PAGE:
This is another big win for SSDs. No big, metal disc. No clunky moving parts. SSDs can be downright tiny. You’ll even find some that are about the size of a single Triscuit. The most common M.2 SSD size you’re likely to find is the M.2 2280, which is a lot smaller and lighter than a 2.5-inch, which in turn is smaller and lighter than a 3.5-inch drive. It may not matter as much inside a desktop computer, but if you’re building inside an mini ITX case or upgrading storage inside a laptop, it can start to matter quickly. M.2 also slot directly into the motherboard so you don’t have to worry about running more SATA and power cables.

Cost vs. Capacity

Here’s the rub. In an ideal world, you can get heaps and heaps of storage that’s both fast and cheap, but this isn’t the reality unfortunately.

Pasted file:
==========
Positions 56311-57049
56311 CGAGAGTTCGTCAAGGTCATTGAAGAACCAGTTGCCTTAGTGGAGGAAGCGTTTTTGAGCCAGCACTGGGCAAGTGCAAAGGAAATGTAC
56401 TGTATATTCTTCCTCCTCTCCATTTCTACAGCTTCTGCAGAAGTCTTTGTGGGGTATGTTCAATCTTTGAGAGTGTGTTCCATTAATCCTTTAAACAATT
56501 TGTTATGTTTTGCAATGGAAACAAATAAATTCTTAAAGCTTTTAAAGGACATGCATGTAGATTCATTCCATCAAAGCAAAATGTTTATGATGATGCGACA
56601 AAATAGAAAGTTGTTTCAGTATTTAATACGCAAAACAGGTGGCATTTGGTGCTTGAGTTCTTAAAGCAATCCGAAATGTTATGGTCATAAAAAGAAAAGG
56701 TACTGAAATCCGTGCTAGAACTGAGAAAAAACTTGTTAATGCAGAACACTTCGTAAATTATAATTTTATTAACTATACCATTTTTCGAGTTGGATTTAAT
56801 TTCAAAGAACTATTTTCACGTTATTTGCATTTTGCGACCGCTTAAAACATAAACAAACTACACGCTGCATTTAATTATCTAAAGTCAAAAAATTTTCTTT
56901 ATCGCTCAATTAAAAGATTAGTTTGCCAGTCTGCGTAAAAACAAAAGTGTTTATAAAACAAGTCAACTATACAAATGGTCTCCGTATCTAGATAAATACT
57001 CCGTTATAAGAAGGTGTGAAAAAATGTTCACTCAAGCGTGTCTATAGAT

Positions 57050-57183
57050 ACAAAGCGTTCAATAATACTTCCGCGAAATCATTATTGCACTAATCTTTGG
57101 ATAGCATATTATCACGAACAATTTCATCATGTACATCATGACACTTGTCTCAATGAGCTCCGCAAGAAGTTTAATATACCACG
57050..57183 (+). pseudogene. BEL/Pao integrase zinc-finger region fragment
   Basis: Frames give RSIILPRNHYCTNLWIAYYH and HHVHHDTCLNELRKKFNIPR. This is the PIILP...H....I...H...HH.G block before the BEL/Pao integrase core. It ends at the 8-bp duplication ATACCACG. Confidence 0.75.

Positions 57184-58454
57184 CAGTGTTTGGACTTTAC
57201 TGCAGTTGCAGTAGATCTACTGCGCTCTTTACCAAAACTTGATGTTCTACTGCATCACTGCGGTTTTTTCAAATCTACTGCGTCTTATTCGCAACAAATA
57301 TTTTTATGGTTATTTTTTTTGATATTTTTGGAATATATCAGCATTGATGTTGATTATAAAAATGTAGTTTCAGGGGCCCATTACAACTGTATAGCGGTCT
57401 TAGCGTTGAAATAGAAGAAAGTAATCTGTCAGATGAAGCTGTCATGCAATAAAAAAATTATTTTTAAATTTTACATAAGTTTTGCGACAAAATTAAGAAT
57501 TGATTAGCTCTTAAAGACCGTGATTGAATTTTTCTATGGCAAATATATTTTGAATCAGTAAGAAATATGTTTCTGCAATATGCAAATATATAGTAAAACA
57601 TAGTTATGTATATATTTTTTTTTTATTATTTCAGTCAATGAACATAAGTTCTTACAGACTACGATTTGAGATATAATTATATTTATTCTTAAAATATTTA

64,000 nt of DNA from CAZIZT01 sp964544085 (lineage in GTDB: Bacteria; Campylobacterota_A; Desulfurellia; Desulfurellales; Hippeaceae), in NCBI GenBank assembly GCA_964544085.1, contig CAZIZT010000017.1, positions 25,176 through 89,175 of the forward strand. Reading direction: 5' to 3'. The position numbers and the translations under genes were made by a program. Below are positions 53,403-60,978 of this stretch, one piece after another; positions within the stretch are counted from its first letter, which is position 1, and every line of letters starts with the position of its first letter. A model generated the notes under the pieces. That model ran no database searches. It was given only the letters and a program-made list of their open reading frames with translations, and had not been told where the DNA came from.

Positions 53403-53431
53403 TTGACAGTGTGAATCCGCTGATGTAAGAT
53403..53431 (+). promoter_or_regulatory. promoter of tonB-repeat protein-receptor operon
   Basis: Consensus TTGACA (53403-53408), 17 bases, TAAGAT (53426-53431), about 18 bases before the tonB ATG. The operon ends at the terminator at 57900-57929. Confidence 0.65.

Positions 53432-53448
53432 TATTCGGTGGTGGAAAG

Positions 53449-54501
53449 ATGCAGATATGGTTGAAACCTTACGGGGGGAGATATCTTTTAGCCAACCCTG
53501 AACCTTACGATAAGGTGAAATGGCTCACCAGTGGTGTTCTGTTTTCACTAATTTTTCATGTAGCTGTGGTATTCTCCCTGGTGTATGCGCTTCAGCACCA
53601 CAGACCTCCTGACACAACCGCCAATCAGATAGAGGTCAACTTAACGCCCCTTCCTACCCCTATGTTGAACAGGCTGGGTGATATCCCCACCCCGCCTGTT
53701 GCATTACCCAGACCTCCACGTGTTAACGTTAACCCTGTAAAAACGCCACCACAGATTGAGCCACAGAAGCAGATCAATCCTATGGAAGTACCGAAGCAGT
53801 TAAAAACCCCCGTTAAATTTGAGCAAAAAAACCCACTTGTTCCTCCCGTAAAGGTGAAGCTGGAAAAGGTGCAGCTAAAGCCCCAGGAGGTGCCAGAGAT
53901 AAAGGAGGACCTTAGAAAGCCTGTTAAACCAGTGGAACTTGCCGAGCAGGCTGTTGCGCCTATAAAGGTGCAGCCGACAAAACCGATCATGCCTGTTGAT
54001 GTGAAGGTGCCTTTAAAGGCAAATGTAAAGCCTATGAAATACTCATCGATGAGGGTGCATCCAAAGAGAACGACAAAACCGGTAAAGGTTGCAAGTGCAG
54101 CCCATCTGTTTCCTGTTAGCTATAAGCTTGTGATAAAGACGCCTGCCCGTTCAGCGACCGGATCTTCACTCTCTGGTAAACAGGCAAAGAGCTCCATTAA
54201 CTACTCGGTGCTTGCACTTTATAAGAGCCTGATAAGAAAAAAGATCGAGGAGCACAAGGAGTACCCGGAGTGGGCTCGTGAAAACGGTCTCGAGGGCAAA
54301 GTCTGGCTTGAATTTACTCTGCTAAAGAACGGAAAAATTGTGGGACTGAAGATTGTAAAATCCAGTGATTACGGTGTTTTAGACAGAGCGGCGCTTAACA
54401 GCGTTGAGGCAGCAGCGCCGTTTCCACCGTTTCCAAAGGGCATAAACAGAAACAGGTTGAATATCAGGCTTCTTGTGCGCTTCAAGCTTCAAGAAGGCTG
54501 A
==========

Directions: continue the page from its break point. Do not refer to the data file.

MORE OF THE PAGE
Faster storage invariably costs more. Where you can snag a 8TB hard drive for about $150, you’ll likely only get 1TB in an SSD that uses PCIe 4.0 for the same amount of money. If you’re space-constricted and can only get one drive, you might opt for a medium-capacity drive with moderate speeds, like a cheaper M.2 NVMe SSD.

If you can combine multiple drives in your system, using both an SSD and HDD is a great option.

  • Use a faster but smaller SSD for your operating system and most-used applications.
  • Then have a spacious hard drive to keep your large files and documents that don’t need to be accessed as frequently.
  • A hard drive is best for files and applications that don’t really need much speed, so keep your PC games on your SSD.

Mark Knapp is a regular contributor to IGN Tech and an irregular Tweeter on Twitter @Techn0Mark.